The MIND diet (Mediterranean-DASH Diet Intervention for Neurodegenerative Delay) created by researchers at Rush University Medical Center has been ranked the easiest diet to follow and the second best overall diet by U.S. News & World Report.
The MIND diet also tied for third for best diet for healthy eating.
Reducing Alzheimer's Risk
- The MIND diet is a research-based diet and studies show that the MIND diet lowered the risk of Alzheimer's disease by as much as 53 percent in participants who adhered to the diet rigorously, and by about 35 percent in those who followed it moderately well.
- The MIND diet is a hybrid of the Mediterranean and DASH (Dietary Approaches to Stop Hypertension) diets, both of which have been found to reduce the risk of cardiovascular conditions, like hypertension, heart attack and stroke.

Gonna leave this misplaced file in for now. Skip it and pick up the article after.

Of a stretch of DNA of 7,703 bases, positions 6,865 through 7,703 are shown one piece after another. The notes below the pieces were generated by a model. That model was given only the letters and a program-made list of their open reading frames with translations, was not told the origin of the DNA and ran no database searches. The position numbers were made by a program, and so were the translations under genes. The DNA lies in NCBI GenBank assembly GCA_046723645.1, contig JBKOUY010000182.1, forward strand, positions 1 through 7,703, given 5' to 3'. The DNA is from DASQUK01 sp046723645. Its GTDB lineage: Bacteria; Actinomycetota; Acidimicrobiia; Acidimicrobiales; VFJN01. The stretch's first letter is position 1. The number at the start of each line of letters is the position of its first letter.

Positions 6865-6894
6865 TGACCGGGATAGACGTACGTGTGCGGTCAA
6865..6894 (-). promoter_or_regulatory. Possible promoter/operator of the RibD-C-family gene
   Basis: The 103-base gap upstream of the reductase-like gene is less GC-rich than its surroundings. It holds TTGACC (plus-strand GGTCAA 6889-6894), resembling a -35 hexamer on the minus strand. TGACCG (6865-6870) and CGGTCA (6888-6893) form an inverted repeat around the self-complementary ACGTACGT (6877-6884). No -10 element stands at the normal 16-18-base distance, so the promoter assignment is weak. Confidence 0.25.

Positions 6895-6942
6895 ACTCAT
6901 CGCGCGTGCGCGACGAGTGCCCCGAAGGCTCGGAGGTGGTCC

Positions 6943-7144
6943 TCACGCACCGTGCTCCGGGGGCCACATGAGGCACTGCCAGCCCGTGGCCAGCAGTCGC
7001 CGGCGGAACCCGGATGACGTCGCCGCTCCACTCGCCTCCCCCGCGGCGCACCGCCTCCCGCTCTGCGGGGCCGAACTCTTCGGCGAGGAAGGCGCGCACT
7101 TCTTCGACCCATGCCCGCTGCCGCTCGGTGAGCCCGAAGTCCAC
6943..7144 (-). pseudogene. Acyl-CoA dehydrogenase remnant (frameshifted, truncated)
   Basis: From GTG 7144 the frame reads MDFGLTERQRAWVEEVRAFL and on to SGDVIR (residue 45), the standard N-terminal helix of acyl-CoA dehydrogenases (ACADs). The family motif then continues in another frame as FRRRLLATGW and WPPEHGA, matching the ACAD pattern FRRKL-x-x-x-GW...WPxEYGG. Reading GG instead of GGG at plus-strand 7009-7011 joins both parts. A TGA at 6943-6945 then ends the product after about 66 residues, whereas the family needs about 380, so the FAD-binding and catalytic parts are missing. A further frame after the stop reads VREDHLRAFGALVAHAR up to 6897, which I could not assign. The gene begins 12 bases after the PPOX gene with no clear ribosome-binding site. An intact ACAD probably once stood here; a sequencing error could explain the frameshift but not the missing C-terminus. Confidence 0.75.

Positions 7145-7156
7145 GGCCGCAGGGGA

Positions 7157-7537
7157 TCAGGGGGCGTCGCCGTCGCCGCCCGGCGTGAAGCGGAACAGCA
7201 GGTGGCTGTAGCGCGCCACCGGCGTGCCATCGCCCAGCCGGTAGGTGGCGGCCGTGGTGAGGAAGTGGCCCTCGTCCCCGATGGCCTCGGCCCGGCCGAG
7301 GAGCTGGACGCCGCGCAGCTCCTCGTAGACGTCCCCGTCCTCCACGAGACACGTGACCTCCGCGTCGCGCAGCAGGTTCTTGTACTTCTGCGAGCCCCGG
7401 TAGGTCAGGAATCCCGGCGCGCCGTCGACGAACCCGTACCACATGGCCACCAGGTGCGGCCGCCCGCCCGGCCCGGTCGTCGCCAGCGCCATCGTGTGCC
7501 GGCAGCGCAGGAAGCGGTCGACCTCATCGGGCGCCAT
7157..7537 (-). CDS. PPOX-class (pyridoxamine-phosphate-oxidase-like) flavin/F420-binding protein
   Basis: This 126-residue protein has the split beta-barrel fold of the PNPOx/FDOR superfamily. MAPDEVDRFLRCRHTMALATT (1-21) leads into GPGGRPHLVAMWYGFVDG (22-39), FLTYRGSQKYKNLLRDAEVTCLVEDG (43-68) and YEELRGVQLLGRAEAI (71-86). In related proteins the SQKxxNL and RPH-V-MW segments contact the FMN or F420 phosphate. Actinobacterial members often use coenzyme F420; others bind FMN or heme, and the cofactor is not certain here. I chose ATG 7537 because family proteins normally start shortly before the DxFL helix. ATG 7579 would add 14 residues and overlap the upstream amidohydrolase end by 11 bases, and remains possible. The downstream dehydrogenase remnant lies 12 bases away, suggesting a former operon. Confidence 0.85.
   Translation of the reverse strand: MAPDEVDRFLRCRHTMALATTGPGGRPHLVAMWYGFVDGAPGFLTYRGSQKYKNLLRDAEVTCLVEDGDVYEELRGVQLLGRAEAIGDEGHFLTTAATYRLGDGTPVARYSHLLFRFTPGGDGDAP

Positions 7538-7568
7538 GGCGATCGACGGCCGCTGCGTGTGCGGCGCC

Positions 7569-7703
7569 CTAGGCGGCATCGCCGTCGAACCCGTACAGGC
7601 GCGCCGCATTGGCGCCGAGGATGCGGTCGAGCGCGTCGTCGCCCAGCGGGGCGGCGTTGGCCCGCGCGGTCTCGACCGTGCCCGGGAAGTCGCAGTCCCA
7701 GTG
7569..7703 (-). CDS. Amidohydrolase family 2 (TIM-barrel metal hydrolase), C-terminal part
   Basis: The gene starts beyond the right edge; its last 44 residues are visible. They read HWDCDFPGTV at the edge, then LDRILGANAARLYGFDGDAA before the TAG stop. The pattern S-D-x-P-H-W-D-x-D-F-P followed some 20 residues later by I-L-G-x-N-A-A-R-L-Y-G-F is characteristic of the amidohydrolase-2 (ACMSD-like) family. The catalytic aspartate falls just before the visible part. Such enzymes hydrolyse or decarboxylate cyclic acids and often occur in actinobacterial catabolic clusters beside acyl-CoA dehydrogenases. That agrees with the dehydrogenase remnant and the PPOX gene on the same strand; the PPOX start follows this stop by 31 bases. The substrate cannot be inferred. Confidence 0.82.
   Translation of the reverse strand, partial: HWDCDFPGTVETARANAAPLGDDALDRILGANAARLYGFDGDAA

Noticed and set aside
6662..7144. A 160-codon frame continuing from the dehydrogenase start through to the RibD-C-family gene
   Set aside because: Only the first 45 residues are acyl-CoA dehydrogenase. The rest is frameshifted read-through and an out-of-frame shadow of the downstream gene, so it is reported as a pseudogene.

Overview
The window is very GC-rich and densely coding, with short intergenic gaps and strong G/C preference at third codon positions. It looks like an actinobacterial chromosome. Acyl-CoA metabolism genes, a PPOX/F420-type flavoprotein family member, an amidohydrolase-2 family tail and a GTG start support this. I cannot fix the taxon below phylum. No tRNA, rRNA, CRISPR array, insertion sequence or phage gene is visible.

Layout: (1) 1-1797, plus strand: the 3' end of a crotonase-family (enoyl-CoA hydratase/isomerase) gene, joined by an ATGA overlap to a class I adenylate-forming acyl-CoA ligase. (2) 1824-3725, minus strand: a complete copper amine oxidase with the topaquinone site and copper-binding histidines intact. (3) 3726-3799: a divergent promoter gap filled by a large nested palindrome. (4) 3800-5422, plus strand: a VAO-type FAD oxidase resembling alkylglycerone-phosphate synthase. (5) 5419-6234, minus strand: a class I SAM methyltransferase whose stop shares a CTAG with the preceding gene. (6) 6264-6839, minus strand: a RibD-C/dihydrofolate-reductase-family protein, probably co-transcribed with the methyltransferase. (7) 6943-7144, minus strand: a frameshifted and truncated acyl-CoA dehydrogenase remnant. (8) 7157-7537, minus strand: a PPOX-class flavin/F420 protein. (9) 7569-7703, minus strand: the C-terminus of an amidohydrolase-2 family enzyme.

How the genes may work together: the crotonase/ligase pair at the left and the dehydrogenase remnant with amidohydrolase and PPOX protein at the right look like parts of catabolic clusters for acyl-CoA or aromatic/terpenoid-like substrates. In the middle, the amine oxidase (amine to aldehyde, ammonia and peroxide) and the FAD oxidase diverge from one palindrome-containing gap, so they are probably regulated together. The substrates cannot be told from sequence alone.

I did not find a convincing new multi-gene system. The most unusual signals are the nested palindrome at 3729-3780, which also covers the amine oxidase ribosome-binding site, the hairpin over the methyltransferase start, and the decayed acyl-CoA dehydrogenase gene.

- With the MIND diet, a person who eats at least three servings of whole grains, a salad and one other vegetable every day — along with a glass of wine — snacks most days on nuts, has beans every other day or so, eats poultry and berries at least twice a week and fish at least once a week and benefit.
- The MIND diet is easier to follow than the Mediterranean diet.
The MIND diet has 15 dietary components, including 10 “brain-healthy food groups” — green leafy vegetables, other vegetables, nuts, berries, beans, whole grains, fish, poultry, olive oil and wine — and five unhealthy groups that comprise red meats, butter and stick margarine, cheese, pastries and sweets, and fried or fast food.
How to relate to an Alzheimer's Patient
How to Get a Dementia Patient to Do What You Want Them to Do
You are reading original content the Alzheimer's Reading Room
Subscribe to the Alzheimer's Reading Room